January 19, 2009

Mailbox baseball

  The parents of all four boys think their kids are home in bed — asleep. Not this night. The boys agree to meet at midnight at their favorite teen hangout.
  The week before, they’d watched the 1986 video, “Stand By Me,” a coming-of-age story about four pre-teen boys. Now they plan to re-enact some of the “adventures” they saw on that video.
  They start in the upscale side of town, using baseball bats to pummel mailboxes. They call it “mailbox baseball.” If you knock a mailbox off its post, that’s a “hit.” Each mailbox the hitter fails to knock off its post is a “strike.” Three strikes and you’re out and the next batter is up.
  The boys hit over 50 mailboxes driving through one neighborhood. Next they decide to drive across the dam to the other side of town where they resume their game.
  Every now and then a bat breaks, but that’s okay, they’ve brought along plenty of extra bats. The boys zig and zag through several neighborhoods where they damage or destroy about 150 more mailboxes.
  The boys rotate the right front seat, “riding shotgun.” At one location on the outskirts of town, there are seven mailboxes lined up in a row. For that many mailboxes the boys stop the car and all got out. Each boy takes a turn swinging at the lineup of mailboxes until only scrap metal remains.
  Stopping the car turns out to be a serious mistake. A lady in a trailer across the road hears the boys bashing mailboxes. Using her birdwatching field glasses, she takes down the make of the car, the tag number and gets a fairly good look at the boys. Good enough to identify them. Then she calls 911.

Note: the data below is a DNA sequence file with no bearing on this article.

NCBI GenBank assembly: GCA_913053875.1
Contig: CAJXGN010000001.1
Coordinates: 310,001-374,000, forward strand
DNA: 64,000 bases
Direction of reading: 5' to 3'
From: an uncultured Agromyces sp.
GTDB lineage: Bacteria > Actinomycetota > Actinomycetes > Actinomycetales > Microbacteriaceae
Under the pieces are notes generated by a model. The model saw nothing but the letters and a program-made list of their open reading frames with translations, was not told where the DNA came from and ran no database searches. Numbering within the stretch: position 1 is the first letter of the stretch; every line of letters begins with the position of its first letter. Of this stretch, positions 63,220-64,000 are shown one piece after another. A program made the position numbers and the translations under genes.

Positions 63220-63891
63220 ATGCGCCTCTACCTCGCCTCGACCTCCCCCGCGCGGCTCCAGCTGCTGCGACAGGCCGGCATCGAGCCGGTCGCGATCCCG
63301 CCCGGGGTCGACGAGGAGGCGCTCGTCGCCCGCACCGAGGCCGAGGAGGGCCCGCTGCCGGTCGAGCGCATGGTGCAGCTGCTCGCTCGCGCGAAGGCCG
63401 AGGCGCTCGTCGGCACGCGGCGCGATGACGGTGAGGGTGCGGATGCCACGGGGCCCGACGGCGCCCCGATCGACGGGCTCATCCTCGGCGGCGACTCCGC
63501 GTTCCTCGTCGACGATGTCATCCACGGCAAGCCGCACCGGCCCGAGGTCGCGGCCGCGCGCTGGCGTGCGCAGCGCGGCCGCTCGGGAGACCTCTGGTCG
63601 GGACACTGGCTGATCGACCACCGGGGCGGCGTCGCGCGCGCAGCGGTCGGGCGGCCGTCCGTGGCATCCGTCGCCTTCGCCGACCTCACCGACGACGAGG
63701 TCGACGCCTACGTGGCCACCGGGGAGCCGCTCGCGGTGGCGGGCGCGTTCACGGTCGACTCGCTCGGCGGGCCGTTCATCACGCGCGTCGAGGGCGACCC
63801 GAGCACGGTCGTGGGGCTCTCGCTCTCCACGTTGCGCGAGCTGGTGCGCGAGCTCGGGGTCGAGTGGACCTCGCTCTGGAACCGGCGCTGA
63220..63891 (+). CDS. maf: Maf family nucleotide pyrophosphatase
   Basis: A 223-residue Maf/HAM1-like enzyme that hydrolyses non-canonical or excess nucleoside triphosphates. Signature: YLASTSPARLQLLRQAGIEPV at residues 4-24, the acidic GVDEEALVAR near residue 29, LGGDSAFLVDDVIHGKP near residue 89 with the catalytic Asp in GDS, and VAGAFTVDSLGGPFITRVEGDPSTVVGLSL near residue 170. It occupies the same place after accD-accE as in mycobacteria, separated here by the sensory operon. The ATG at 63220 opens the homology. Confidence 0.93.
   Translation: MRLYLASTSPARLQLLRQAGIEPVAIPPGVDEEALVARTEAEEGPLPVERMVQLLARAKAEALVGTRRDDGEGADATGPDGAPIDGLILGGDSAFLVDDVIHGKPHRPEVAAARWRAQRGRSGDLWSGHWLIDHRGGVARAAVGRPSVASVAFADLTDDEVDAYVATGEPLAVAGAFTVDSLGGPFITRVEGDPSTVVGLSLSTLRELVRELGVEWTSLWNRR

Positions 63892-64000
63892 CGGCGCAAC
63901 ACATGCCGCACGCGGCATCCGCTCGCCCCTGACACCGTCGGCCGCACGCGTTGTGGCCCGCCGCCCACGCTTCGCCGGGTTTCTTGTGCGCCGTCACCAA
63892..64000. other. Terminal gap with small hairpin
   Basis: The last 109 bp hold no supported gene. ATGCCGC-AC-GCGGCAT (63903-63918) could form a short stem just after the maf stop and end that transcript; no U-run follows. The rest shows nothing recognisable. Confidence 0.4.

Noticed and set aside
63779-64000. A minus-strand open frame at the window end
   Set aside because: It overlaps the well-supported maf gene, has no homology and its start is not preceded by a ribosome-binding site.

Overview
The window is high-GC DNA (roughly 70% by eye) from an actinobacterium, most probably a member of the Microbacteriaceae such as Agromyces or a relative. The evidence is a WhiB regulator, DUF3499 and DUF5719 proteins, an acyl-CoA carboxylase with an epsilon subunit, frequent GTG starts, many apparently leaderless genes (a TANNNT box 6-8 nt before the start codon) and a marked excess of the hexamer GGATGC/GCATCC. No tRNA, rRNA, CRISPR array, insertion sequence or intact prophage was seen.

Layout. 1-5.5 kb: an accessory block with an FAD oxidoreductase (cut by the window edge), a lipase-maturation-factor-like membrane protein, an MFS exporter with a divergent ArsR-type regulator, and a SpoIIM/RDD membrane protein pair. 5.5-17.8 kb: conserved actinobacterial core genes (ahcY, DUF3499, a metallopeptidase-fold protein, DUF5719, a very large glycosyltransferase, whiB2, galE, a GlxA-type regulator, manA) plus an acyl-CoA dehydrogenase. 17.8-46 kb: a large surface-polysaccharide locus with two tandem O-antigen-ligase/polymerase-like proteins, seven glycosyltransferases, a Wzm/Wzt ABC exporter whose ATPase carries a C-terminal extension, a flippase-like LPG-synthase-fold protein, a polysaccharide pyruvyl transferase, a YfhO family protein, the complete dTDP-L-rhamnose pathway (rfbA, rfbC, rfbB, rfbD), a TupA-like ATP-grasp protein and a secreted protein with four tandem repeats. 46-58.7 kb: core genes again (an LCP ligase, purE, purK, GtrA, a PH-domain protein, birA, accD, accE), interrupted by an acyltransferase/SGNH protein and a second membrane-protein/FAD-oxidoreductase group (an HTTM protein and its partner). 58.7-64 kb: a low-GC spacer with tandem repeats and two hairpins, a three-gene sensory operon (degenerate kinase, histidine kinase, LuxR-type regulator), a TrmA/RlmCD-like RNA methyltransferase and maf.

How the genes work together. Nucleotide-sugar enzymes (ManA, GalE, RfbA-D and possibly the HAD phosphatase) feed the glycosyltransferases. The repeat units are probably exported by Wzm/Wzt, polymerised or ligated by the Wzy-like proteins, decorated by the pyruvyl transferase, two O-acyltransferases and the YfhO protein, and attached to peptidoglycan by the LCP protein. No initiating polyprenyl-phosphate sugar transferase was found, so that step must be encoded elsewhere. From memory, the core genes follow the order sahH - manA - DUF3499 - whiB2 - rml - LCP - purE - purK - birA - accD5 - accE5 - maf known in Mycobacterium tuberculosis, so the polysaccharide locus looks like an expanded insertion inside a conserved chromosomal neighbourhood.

It’s daylight when sheriff’s deputies arrive at the home of the owner of the blue and white four-wheel. “Mind if we take a look inside the vehicle?” one deputy asks after giving the man a brief description of the “problem” they are investigating. Claiming “my son would never do a thing like that,” the man consents to a search.
  On the floor of the back seat deputies find the handles of two broken bats plus four other baseball bats that’re  all hacked up and marked with black and red chips of paint.
  Later, at Sheriff’s Headquarters, the boy who drove his father’s four-wheel is the center of attention. It isn’t long before he gives up the name of another boy. By noon all four boys, ranging in age from 14 to 16, are identified, questioned separately, and implicate each other.
  Detectives notify the postal service but there’s no apparent interest in prosecuting the boys. Because it was the first known offense for each of the kids, they’re put into juvenile arbitration where they are ordered to perform community service over the next 18 months. That means lots of yard work and sweeping sidewalks around government buildings after school and on weekends. Some $3,500 was spent by the boys’ families to replace damaged mailboxes.

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